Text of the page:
Sen Pat Roberts has been making waves the last couple of days with his proposal to just eliminate the CIA altogether. I was going to write about this over the weekend but there’s a problem: nobody has seen this ‘plan’ except Republicans. Not knowing what it entails makes it hard–well, impossible, really–to evaluate, but I want to at least offer a word or two of caution.
First, Roberts is a long-time ally and follower of Newt Gingrich. In the early 90’s, Gingrich also proposed eliminating the Company–in everything but name. He was furious with John Deutsche’s CIA for debunking Laurie Mylroie’s fantasies of Saddam Hussein as the Professor Moriarty of MidEast terrorism–a theory in which he still fervently believes despite all the evidence to the effect that Mylroie is a raging loony whose ties to a reality anyone else would recognize are tenuous at best–and in a speech at the American Enterprise Institute (where he later became a Fellow), he suggested a reform of the intelligence community that was, in outline, precisely what Gingrich-acolyte Doug Feith later set up with the OSP and C-TEG: stovepiping–sending raw data around Company intelligence analysts straight to the policy-makers.
Newtsie, you see, who fancies himself an intelligence expert (a self-inflicted fantasy that must have arisen from his fondness for Ian Fleming because he has zero actual intelligence knowledge or experience, though he did write a Fleming-ish spy novel that was so bad it was remaindered mere weeks after publication), was convinced that for political reasons Deutsche and the CIA were hiding the proof that Tinfoil-Hat Laurie was right, and he was determined to punish them by marginalizing them (a standard right-wing strategy for dealing with enemies). The ‘reforms’ he proposed would have shifted most if not all of the CIA’s responsibilities to other intel agencies (NSA, DID, NI, and so on) and put it all under the control of a new Intelligence Directorate where an ‘intelligence czar’ would pull all the pieces together and run the show just as Bill Simon had done with ATF, DEA and Customs as the ‘drug czar’ (sound familiar?)
The proposal never went anywhere but Newt never let it go, either, though he changed his approach. By the late 90’s he was pretending to be a CIA ‘supporter’, arguing for more funds, less oversight, and fewer restrictions on the illegal ops intel agencies, especially the Company, could engage in. Sounds like a booster, right? But hidden within his proposal for ‘expanding’ the CIA was the same old ‘reform’ plan: cut it up, spread its duties around, and join it to a ‘larger effort’ where it would be just another player in a welter of them, all responsible to an overall authority.
When I read the 9/11CR, I thought that, although there were key differences, their proposal was just Newt’s plan raising its ugly head again like the monsters in Binkley’s Anxiety Closet who never really go away, they just change their form as his fears change. The problems with both the 9/11C’s proposal and Gingrich’s is the same: first, they don’t solve the problem of politicizing intelligence, they exacerbate it, making the Company even less independent and more obedient to political forces than it is now; second, they don’t address the problem of the CIA’s culture at all.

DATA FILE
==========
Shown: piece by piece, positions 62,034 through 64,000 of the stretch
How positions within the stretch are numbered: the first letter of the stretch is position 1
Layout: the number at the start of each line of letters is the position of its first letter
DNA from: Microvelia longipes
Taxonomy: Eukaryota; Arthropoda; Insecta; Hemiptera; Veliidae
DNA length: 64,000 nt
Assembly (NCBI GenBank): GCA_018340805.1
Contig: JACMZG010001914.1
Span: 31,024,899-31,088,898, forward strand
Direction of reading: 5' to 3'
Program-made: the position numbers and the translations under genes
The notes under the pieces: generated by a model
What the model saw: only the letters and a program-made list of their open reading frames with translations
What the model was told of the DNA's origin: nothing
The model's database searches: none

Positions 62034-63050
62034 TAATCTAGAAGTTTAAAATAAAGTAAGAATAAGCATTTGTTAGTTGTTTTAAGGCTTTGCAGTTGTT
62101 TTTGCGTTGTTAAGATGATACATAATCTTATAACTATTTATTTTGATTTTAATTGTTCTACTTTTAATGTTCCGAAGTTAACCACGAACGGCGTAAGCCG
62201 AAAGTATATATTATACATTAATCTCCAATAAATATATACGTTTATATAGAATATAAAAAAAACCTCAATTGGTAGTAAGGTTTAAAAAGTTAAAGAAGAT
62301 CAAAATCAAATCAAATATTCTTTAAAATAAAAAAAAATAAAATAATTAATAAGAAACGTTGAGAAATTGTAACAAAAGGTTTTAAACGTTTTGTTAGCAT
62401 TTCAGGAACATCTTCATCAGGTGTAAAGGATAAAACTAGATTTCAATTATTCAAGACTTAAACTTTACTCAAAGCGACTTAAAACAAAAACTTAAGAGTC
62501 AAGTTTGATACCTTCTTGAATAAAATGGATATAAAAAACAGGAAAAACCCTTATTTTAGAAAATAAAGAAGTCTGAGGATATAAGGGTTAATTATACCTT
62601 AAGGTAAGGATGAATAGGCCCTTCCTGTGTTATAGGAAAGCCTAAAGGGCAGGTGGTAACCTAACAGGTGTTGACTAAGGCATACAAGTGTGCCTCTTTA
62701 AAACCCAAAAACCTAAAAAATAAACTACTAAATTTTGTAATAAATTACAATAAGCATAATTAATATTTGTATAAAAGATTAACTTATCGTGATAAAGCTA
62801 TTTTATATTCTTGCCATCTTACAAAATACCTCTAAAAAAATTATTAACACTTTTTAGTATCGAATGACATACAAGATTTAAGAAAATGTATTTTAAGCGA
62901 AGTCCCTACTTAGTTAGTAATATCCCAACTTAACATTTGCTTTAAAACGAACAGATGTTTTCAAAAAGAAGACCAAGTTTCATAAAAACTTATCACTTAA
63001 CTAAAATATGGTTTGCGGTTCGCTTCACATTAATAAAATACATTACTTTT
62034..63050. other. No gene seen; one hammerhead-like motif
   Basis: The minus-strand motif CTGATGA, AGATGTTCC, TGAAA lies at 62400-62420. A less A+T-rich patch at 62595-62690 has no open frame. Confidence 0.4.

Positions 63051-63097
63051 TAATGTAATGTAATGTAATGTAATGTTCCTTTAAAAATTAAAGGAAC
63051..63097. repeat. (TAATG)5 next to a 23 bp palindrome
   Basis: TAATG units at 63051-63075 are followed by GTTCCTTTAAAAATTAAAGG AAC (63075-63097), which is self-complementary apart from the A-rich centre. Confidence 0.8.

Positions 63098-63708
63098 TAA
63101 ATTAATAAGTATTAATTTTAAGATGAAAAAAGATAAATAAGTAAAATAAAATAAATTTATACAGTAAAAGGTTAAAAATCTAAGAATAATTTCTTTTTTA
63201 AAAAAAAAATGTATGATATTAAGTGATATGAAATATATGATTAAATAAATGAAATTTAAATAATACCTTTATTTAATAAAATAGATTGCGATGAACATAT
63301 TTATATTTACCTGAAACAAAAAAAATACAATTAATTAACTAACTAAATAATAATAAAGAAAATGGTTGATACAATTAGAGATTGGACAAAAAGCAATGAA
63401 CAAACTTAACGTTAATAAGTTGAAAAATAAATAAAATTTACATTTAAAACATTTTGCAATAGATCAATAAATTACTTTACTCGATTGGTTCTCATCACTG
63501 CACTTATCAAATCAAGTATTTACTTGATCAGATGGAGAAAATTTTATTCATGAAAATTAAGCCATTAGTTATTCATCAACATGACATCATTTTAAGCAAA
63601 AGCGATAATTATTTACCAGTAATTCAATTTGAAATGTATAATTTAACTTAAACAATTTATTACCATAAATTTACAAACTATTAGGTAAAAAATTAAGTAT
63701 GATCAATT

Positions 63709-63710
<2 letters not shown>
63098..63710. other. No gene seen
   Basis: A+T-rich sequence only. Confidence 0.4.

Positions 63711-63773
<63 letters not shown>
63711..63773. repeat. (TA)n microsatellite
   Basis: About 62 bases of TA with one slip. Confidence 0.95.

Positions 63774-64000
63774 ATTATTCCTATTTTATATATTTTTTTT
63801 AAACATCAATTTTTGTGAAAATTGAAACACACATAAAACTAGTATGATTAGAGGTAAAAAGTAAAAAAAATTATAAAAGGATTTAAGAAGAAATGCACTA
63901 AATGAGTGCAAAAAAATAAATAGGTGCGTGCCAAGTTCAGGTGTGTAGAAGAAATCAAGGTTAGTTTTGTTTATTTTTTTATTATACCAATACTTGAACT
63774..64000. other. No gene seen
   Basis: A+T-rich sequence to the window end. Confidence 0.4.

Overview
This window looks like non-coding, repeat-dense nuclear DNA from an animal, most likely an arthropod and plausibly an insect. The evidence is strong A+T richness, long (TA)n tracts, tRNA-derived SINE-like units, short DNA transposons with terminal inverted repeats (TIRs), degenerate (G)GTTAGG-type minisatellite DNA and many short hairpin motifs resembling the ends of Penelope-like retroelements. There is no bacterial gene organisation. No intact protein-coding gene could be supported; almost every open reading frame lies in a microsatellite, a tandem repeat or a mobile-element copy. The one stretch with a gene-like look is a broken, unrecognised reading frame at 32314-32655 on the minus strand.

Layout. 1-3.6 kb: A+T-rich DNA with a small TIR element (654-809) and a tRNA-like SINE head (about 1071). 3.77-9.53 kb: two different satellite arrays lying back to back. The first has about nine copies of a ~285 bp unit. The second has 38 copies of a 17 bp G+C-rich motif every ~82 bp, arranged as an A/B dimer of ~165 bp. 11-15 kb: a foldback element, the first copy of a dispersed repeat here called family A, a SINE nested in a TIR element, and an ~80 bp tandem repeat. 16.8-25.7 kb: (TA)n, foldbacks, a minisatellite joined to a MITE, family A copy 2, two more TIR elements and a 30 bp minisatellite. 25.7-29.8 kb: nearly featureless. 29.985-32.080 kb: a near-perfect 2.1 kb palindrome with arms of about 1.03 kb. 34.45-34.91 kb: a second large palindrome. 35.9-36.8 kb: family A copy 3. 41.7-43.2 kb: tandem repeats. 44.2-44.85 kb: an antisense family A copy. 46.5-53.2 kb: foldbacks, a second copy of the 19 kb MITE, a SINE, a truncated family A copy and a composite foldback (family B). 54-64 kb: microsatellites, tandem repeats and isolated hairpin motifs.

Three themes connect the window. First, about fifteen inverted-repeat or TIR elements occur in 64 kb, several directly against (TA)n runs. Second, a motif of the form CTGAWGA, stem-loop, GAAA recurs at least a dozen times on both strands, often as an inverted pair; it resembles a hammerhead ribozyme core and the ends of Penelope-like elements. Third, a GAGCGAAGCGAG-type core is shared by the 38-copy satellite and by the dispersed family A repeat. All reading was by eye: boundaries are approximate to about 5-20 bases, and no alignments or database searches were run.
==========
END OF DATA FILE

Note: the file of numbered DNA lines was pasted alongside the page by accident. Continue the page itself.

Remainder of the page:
I suspect (though I cannot, of course, know–I’m not a Republican) that Roberts’ unseen proposal is most likely Newt’s old plan in new clothes with one new wrinkle: getting rid of even the pretense that the CIA would survive the reforms.
The trouble with the Company is not now and never has been with its structure. As Deutsche correctly pointed out, the fault lies with the CIA’s culture–bureaucratic, insanely turf-conscious, slack, and above all, technology-crazed. Amazing amounts of money have been pissed away on satellites, cyber-toys, and increasingly complicated (and ineffective) listening devices while human intel–assets–have been downgraded to expendable accessories. So rare are they that many station-chiefs aren’t even trained in the tradecraft of running a nertwork any more, and couldn’t do a legitimate interrogation or debriefing of an asset if you put a gun to their heads.
Changing the structure may make everybody feel better because they think they’re doing something, but it isn’t going to solve the core problems of culture and politicization. It may dress the dummy up in the latest fashions from Bergdorf’s, but underneath it’s still going to be the same old dummy.
Update: According to the WaPo, Roberts’ plan is, in fact, almost identical to Gingrich’s from 13 years ago.
Under the plan, the CIA’s three main directorates would be torn from the agency and turned into separate entities reporting to separate directors. The Pentagon would lose control of three of its largest operations as well, including the super-secret National Security Agency, which intercepts electronic signals worldwide.
I don’t remember Gingrich taking anything from the DoD, and the czar is missing, oddly enough, but otherwise we’re in the same ballpark. Another terrible proposal.
[A] senior intelligence official said…the plan “makes no sense” and would cause more problems than it solves.“Rather than eliminating stovepipes, this will create more of them,” said the intelligence official, who declined to be identified because of the sensitivity of the political debate. “Rather than bringing intelligence disciplines together, it smashes them apart. . . . This proposal is unworkable and would hamper rather than enhance the nation’s intelligence operations.”